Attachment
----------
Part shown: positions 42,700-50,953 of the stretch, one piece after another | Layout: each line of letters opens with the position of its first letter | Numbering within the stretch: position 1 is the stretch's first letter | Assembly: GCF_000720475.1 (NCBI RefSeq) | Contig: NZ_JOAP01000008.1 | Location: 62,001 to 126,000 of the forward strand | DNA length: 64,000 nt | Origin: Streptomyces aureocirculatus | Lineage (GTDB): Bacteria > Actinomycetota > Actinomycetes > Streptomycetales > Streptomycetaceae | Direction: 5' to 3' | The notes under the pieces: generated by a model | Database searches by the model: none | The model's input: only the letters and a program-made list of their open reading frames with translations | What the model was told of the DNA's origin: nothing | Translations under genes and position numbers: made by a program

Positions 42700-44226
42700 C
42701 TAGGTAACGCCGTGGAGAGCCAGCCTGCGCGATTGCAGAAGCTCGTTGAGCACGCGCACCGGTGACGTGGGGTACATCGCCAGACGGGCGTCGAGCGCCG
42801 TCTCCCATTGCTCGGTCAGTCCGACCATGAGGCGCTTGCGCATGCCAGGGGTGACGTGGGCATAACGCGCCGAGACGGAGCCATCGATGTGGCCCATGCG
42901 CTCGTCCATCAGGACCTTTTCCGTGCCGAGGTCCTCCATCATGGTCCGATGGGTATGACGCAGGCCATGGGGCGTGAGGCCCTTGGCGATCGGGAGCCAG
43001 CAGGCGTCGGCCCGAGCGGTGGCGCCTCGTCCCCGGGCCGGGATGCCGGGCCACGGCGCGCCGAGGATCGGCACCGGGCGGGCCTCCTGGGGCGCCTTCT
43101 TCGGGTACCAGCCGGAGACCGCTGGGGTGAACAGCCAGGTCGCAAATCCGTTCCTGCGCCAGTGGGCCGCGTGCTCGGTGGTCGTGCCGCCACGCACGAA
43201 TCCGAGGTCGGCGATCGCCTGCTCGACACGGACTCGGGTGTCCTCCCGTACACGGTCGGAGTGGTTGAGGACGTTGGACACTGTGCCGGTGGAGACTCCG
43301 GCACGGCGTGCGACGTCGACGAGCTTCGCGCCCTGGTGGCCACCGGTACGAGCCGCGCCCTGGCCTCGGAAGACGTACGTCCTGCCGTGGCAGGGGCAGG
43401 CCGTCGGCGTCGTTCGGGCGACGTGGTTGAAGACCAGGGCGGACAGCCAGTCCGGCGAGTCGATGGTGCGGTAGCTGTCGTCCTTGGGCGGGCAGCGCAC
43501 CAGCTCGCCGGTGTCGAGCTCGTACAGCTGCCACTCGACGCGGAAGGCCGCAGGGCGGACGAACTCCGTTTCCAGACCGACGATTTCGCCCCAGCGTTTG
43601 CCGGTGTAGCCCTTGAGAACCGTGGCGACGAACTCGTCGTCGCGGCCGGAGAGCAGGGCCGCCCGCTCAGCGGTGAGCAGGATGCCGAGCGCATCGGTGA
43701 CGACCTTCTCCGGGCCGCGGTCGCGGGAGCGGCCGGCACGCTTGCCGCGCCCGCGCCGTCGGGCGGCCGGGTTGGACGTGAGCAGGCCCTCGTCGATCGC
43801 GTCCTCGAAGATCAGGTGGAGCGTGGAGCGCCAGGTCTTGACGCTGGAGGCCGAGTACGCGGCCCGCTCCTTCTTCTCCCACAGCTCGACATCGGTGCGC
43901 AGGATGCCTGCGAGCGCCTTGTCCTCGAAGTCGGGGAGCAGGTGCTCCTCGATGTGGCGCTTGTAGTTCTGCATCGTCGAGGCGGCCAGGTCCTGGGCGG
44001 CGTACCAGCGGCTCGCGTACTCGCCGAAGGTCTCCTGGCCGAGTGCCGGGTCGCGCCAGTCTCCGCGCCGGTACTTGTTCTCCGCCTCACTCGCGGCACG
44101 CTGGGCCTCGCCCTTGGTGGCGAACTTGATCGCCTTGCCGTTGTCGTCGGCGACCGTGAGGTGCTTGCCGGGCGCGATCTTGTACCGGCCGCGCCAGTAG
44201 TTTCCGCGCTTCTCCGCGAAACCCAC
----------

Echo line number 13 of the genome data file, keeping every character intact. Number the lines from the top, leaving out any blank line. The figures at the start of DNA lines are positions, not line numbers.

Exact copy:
43601 CCGGTGTAGCCCTTGAGAACCGTGGCGACGAACTCGTCGTCGCGGCCGGAGAGCAGGGCCGCCCGCTCAGCGGTGAGCAGGATGCCGAGCGCATCGGTGA